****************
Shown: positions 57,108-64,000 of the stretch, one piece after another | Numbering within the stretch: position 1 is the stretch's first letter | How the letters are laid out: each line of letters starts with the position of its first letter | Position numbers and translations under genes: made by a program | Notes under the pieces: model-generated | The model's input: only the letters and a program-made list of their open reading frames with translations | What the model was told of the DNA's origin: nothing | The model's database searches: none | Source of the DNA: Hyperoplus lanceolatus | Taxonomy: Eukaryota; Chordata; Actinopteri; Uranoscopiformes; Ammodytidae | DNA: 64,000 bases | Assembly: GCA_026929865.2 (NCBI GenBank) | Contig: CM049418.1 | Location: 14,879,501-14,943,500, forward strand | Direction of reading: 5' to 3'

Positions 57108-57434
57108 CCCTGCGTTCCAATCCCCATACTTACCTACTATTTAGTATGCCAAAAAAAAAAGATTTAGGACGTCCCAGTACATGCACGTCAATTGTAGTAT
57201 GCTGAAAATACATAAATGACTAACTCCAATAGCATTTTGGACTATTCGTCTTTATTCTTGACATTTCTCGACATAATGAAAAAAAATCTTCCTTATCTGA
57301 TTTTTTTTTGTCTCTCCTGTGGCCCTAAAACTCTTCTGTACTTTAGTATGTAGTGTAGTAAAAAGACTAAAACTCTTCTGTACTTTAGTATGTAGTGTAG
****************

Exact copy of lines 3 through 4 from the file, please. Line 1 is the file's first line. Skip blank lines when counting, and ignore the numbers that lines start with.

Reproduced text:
57108 CCCTGCGTTCCAATCCCCATACTTACCTACTATTTAGTATGCCAAAAAAAAAAGATTTAGGACGTCCCAGTACATGCACGTCAATTGTAGTAT
57201 GCTGAAAATACATAAATGACTAACTCCAATAGCATTTTGGACTATTCGTCTTTATTCTTGACATTTCTCGACATAATGAAAAAAAATCTTCCTTATCTGA